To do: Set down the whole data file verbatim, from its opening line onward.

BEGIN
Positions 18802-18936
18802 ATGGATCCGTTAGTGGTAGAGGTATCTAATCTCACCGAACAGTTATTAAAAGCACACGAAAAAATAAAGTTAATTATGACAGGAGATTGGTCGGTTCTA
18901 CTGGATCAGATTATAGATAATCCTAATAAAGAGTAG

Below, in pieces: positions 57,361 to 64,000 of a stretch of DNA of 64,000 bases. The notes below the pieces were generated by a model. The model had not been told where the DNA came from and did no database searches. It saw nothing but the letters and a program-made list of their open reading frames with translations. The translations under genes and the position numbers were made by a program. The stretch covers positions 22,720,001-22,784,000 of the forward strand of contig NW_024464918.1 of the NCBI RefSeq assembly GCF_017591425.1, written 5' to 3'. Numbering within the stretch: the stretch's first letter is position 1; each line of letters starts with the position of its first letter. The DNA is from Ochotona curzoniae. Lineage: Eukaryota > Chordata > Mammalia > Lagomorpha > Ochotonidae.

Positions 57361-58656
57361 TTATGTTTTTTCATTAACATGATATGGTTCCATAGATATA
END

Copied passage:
Positions 18802-18936
18802 ATGGATCCGTTAGTGGTAGAGGTATCTAATCTCACCGAACAGTTATTAAAAGCACACGAAAAAATAAAGTTAATTATGACAGGAGATTGGTCGGTTCTA
18901 CTGGATCAGATTATAGATAATCCTAATAAAGAGTAG

Below, in pieces: positions 57,361 to 64,000 of a stretch of DNA of 64,000 bases. The notes below the pieces were generated by a model. The model had not been told where the DNA came from and did no database searches. It saw nothing but the letters and a program-made list of their open reading frames with translations. The translations under genes and the position numbers were made by a program. The stretch covers positions 22,720,001-22,784,000 of the forward strand of contig NW_024464918.1 of the NCBI RefSeq assembly GCF_017591425.1, written 5' to 3'. Numbering within the stretch: the stretch's first letter is position 1; each line of letters starts with the position of its first letter. The DNA is from Ochotona curzoniae. Lineage: Eukaryota > Chordata > Mammalia > Lagomorpha > Ochotonidae.

Positions 57361-58656
57361 TTATGTTTTTTCATTAACATGATATGGTTCCATAGATATA